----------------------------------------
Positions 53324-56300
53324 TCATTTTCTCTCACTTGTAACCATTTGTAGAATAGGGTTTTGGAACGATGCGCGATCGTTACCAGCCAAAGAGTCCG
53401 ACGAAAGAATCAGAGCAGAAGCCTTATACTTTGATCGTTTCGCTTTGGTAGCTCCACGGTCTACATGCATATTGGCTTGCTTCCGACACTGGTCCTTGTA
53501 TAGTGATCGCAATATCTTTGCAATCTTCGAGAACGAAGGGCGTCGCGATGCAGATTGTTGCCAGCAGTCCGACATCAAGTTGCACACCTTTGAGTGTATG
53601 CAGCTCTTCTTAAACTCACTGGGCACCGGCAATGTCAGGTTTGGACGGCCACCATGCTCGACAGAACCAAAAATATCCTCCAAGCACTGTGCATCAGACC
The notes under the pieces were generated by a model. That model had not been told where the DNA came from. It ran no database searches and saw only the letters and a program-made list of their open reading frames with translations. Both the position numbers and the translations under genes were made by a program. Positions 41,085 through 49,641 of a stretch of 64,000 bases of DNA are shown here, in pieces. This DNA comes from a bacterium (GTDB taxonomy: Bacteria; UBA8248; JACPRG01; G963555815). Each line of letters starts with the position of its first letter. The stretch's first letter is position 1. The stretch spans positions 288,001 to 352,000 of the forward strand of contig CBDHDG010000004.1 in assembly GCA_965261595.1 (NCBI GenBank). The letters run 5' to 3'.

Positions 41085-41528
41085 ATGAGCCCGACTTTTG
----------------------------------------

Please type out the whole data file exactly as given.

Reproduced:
Positions 53324-56300
53324 TCATTTTCTCTCACTTGTAACCATTTGTAGAATAGGGTTTTGGAACGATGCGCGATCGTTACCAGCCAAAGAGTCCG
53401 ACGAAAGAATCAGAGCAGAAGCCTTATACTTTGATCGTTTCGCTTTGGTAGCTCCACGGTCTACATGCATATTGGCTTGCTTCCGACACTGGTCCTTGTA
53501 TAGTGATCGCAATATCTTTGCAATCTTCGAGAACGAAGGGCGTCGCGATGCAGATTGTTGCCAGCAGTCCGACATCAAGTTGCACACCTTTGAGTGTATG
53601 CAGCTCTTCTTAAACTCACTGGGCACCGGCAATGTCAGGTTTGGACGGCCACCATGCTCGACAGAACCAAAAATATCCTCCAAGCACTGTGCATCAGACC
The notes under the pieces were generated by a model. That model had not been told where the DNA came from. It ran no database searches and saw only the letters and a program-made list of their open reading frames with translations. Both the position numbers and the translations under genes were made by a program. Positions 41,085 through 49,641 of a stretch of 64,000 bases of DNA are shown here, in pieces. This DNA comes from a bacterium (GTDB taxonomy: Bacteria; UBA8248; JACPRG01; G963555815). Each line of letters starts with the position of its first letter. The stretch's first letter is position 1. The stretch spans positions 288,001 to 352,000 of the forward strand of contig CBDHDG010000004.1 in assembly GCA_965261595.1 (NCBI GenBank). The letters run 5' to 3'.

Positions 41085-41528
41085 ATGAGCCCGACTTTTG